1. Look for a self-watering stacking planter and you can go out of town for several days without finding dried or dying plants.
    2. This kind of container (i.e. Nancy James) is food grade safe polypropylene with a UV stabilizer.
    3. Go on a planting rampage of herbs, tomatoes, strawberries, small squash, shallots, broccoli and other greens.
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What About Plant Choices?

Attention should be given to plant groupings for best results. The guide is simple group by the same type of conditions, like sun vs. shade and dry condition as opposed to moist, as illustrated below:

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Sun- Loving Plants:

  • Baby's breath.
  • Dahlias.
  • Zinnias.
  • Mums.
  • Marigolds
  • Cornflowers.
  • Evening primrose and more.

Shade-Loving Plants:

  • Forget-me-nots.
  • Columbine.
  • Hostas.
  • Coleus.
  • Ferns and more.

Part Sun/Part Shade:

  • Begonias.
  • Coriandrum.
  • Lobelia.
  • Pansies.
  • Nasturtiums.
  • Phlox.
  • Violas.
  • Heliotrope.
  • Antirrhinum and others.

Tips, Tricks, and Warnings

  • For DIY towering containers, in a line from the ground up, place a stick through all the containers (e.g. plastic bottles), so that when water is poured from the top, water will trickle down the stick to the soil and the plants. Less water should be used, as there's only one plant.
  • Smaller plastic bottles need more watering to replace water that evaporates due to the sun. Before watering, check first if the soil is dry and needs the water.
  • Watering in small amounts and at the base of plants.
  • Do not water during the day when the sun is hot.
  • Growing plants in containers should be exposed to sunlight at least 6-8 hours a day.
  • Plastic pots are a good choice as they are cheap, hold water or moisture better than clay and ceramic pots, and are lighter, so are easy to move around.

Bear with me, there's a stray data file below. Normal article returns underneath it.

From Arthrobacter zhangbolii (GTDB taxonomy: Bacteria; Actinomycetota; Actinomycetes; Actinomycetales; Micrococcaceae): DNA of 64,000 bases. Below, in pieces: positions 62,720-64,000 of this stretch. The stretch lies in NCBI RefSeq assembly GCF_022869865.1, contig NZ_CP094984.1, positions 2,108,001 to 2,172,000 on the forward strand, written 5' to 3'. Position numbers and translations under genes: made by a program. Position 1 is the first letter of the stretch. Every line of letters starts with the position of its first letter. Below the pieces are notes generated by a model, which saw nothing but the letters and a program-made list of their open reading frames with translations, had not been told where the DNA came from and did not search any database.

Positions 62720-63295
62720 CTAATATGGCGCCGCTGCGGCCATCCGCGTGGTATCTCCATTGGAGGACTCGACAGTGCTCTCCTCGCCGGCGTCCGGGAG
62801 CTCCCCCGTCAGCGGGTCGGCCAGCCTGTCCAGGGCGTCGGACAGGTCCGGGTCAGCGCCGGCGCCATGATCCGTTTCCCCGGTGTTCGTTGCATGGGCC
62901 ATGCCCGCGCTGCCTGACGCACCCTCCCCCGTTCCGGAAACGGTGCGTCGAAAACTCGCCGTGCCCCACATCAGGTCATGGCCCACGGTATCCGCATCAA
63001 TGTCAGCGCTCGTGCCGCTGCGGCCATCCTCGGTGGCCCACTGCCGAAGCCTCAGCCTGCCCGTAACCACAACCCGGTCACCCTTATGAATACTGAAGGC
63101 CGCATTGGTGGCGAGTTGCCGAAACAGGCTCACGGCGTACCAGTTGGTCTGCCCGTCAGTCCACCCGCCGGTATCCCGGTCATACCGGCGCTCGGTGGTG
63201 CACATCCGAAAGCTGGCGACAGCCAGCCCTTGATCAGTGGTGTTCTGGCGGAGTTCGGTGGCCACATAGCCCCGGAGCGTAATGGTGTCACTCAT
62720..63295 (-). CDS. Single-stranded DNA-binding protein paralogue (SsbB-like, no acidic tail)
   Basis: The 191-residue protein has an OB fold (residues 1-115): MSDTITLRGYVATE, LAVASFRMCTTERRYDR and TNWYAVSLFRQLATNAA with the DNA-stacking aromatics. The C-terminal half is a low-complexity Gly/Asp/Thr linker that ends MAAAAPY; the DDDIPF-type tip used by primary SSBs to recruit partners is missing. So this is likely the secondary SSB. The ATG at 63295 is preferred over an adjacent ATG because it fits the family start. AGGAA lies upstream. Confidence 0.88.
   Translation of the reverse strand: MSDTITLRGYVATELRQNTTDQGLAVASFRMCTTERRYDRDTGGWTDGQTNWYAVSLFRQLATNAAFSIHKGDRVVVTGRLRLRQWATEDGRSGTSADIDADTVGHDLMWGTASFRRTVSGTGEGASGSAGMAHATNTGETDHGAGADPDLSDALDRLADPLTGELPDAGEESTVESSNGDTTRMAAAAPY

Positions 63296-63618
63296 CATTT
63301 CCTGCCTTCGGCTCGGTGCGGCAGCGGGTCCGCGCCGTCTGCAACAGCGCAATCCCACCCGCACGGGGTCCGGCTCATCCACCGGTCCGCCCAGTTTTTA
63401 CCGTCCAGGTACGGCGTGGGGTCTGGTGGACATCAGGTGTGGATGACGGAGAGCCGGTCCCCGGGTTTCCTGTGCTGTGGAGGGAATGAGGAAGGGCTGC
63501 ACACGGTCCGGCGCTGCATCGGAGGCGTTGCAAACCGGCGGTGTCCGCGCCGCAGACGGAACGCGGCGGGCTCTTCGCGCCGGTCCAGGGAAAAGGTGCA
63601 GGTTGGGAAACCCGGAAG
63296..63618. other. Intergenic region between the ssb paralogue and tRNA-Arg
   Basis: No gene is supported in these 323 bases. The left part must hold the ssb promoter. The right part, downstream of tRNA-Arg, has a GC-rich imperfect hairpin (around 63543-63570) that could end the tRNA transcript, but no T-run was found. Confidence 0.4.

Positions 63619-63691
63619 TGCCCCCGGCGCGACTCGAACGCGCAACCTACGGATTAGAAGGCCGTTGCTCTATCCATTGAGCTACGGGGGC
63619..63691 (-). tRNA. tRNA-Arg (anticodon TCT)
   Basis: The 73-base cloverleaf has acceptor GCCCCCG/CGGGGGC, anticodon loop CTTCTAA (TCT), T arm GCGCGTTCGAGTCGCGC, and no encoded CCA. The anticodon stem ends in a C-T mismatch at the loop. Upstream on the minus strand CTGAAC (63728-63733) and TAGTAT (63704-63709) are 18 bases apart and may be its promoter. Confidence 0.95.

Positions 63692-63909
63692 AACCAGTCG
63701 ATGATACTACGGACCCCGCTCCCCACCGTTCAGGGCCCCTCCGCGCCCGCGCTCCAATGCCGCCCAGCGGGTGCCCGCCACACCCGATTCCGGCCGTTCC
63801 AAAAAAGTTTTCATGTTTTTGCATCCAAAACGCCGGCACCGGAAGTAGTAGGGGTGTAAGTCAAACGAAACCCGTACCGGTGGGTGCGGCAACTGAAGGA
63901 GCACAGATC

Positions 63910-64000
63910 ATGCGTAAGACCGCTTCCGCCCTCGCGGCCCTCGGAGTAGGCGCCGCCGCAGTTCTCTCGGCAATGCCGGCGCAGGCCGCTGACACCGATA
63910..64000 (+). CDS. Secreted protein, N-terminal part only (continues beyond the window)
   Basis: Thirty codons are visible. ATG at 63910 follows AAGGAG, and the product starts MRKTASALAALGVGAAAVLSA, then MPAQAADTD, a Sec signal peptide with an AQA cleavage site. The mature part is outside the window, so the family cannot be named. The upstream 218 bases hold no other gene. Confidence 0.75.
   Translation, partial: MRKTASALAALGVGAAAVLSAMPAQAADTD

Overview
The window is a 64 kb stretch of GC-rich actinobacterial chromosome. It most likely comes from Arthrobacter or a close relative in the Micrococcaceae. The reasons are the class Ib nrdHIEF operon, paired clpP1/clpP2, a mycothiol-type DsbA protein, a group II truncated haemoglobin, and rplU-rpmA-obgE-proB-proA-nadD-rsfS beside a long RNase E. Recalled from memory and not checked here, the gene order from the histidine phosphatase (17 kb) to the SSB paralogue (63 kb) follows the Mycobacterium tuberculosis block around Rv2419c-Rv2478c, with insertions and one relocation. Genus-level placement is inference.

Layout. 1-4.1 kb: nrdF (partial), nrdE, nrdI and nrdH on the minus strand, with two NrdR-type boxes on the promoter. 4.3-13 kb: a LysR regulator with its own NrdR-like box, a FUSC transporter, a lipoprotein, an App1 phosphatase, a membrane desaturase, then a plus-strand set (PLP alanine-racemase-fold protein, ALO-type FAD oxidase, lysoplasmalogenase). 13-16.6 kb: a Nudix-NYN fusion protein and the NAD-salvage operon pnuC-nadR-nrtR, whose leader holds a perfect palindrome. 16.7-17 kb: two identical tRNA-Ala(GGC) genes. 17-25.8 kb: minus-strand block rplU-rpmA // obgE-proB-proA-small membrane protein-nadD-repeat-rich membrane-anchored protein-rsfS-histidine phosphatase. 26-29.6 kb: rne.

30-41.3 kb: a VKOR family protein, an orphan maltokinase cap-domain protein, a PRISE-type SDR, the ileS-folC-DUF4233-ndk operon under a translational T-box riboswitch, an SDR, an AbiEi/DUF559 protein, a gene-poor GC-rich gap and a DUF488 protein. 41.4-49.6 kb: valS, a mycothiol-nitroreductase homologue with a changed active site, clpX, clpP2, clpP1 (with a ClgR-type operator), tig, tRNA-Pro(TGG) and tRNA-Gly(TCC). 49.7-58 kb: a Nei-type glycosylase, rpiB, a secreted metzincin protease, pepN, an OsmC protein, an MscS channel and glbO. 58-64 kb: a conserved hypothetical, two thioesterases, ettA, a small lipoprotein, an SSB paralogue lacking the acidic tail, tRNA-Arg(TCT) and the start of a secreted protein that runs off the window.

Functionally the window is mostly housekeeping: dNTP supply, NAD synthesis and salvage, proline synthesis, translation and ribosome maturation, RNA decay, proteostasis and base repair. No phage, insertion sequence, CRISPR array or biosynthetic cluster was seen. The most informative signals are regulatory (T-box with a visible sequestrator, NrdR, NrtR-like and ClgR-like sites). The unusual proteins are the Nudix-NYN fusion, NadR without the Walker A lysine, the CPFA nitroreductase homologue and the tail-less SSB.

• Soil in clay pots dries out faster, so monitor it closely. A good option is to have a plastic saucer or plate under the pot to keep moisture in the plant, and to avoid any moisture marring the surface of your patio or deck.
  • For self-watering planters, use a growing media of 50/50 blend of perlite and shredded organic coconut coir as base for hydroponic vertical gardening. You can also add compost, like earthworm castings.
  • For easy watering, connect rows by means of simple T-connectors in which water is poured over the top rows, or a drip tubing goes into the top planter and drain tubes catch the water and diffuse it into each stack of four planters. If more, a fresh emitter is recommended to the five-level.
  • Use organic potting soil in containers that are formulated to achieve a level of lightness needed for plants to breathe, hold moisture, and drain well.
  • Buy potting soil free of added nutrients or fertilizers so you can put in only the necessary amount needed by your plants.
  • Before planting in used or old containers, rework the soil by loosening it with your fingers or fork, remove root hairs of previous plants, put in compost and a spoonful of organic fertilizer. This gives the new plant a good start.

If you want to have "arm-away" vegetables, cascading flowers and ferns for your coffee or meditation area, then go and make a container vertical garden your priority. You won't regret bringing in a living wall inside your home and a wall of plants in milk crates stacked as high as you want for outside privacy. Vertical gardens are indeed bliss in the city.

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Categories : Gardening

Recent edits by: Eng, Lynn, Robbi